A faked signature is worthless, unless it isn’t recognized as such, or constitutes a work of art. In the 1980s, in the age of appropriation—and of so-called appropriation art—Michael Schirner, who declared advertising to be art, had a show in Dusseldorf where he exhibited twenty-one oil-on-canvas paintings showing signatures and datings in the hands of famous artists.10 No one, surely, imagined that Mondrian, Bracque, Picasso and Miró had themselves painted their signatures onto these canvases. Schirner had previously employed these signatures on a poster that promoted Dusseldorf as “the art city.” The concept is similar. The assertion that Bechtold has signed the dam can be judged to be meaningful or taken for nonsense. He might also have chosen and represented some other signature. No question of fraudulence would have had to arise. The law prohibits and punishes the falsification of signatures, but not their representation, if not in the case that a signature is also a registered trademark.
Naturally enough, Bechtold didn’t write his signature on the face of the dam; and he didn’t print, scratch, or in any other way inscribe his handwriting on the wall. Yet, in spite of its size and weight it possesses the personal form of a signature, since it’s a representation of handwriting. If it were simply a signature, it would have no meaning, or would simply witness the artist’s once having been there, and his personal identification with the text or image he signed. The actual form in which we find it gives it a different meaning. Its enlargement and transposition into another medium, marked as well by durable materials, bring about something else that veers beyond the level of reality found in writing. This shift in meaning can hardly be a question of the artist’s making his signature universally visible, as if from that point forward he had assumed responsibility for this desolate landscape, or perhaps for the safety of the dam.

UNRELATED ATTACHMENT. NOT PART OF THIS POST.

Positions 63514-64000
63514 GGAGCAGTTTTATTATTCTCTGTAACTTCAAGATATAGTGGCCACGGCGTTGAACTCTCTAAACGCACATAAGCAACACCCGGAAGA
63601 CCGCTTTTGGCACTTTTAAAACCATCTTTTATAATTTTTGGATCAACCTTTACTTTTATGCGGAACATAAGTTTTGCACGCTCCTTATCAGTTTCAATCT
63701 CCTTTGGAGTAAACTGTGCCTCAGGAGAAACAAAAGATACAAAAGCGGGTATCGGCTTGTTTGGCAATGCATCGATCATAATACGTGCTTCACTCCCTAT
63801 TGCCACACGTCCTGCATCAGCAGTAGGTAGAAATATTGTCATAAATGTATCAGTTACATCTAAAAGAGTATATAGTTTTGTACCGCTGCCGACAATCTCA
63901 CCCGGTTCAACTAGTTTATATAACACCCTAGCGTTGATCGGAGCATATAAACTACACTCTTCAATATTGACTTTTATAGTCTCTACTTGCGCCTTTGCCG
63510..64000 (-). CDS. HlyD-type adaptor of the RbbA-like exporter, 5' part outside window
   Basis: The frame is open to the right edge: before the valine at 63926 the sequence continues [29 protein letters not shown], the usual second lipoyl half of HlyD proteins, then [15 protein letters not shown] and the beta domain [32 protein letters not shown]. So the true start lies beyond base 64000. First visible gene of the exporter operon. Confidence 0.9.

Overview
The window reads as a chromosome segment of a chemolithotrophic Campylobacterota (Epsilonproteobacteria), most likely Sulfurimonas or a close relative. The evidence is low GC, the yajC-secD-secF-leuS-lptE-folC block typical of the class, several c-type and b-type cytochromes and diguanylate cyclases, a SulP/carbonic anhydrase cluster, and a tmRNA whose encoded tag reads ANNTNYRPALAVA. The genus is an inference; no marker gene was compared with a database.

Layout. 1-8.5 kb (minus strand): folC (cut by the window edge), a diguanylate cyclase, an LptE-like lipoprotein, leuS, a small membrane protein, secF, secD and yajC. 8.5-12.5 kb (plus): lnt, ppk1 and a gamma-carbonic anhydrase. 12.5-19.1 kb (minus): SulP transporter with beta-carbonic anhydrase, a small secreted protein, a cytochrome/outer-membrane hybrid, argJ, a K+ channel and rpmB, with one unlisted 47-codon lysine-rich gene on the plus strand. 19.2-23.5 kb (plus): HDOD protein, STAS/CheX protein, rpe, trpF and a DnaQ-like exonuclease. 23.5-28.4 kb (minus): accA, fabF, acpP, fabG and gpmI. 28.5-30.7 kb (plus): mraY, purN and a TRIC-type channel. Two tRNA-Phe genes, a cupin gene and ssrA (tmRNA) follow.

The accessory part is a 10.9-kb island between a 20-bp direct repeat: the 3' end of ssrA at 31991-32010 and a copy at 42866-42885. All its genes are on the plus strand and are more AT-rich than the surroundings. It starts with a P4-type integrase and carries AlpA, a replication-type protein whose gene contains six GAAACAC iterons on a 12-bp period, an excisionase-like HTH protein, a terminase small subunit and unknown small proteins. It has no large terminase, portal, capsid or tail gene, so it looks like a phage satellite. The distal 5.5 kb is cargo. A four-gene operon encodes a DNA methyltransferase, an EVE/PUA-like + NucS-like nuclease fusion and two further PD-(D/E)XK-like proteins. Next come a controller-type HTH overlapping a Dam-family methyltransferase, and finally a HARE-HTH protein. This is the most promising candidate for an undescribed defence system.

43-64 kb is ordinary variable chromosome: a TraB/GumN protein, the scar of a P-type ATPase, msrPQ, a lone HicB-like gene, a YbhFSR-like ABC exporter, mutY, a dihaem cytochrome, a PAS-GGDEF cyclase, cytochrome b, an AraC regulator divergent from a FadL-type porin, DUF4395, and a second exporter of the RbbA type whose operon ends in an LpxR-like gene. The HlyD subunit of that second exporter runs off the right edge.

In explaining the meaning of Signatur 02, we lapse back into old modes of thinking. We can’t just leave it alone with seeing that something’s there on a wall, without asking why and for whom. The meaning of the work doesn’t lie in the relief itself, but in the circumambient context of artistic conventions, and in the icononlogy of artistic creation in the times in which we live. The site has been transformed by the fact that this thing is found on it, and this is true for everyone who knows how to read, and whose eyes happen to fall on it. Our inability to leave something simply on its own, asking no questions and allowing a simple description to suffice, is highly connected with the twentieth century’s history of representation. We’re led out of silence and into exegesis by the fact that what we’re looking at is more than simply a signature: it’s a monumental representation. The sculpture spreads a net in all directions: a net that can clarify the sculpture’s functions, and which also captures attention.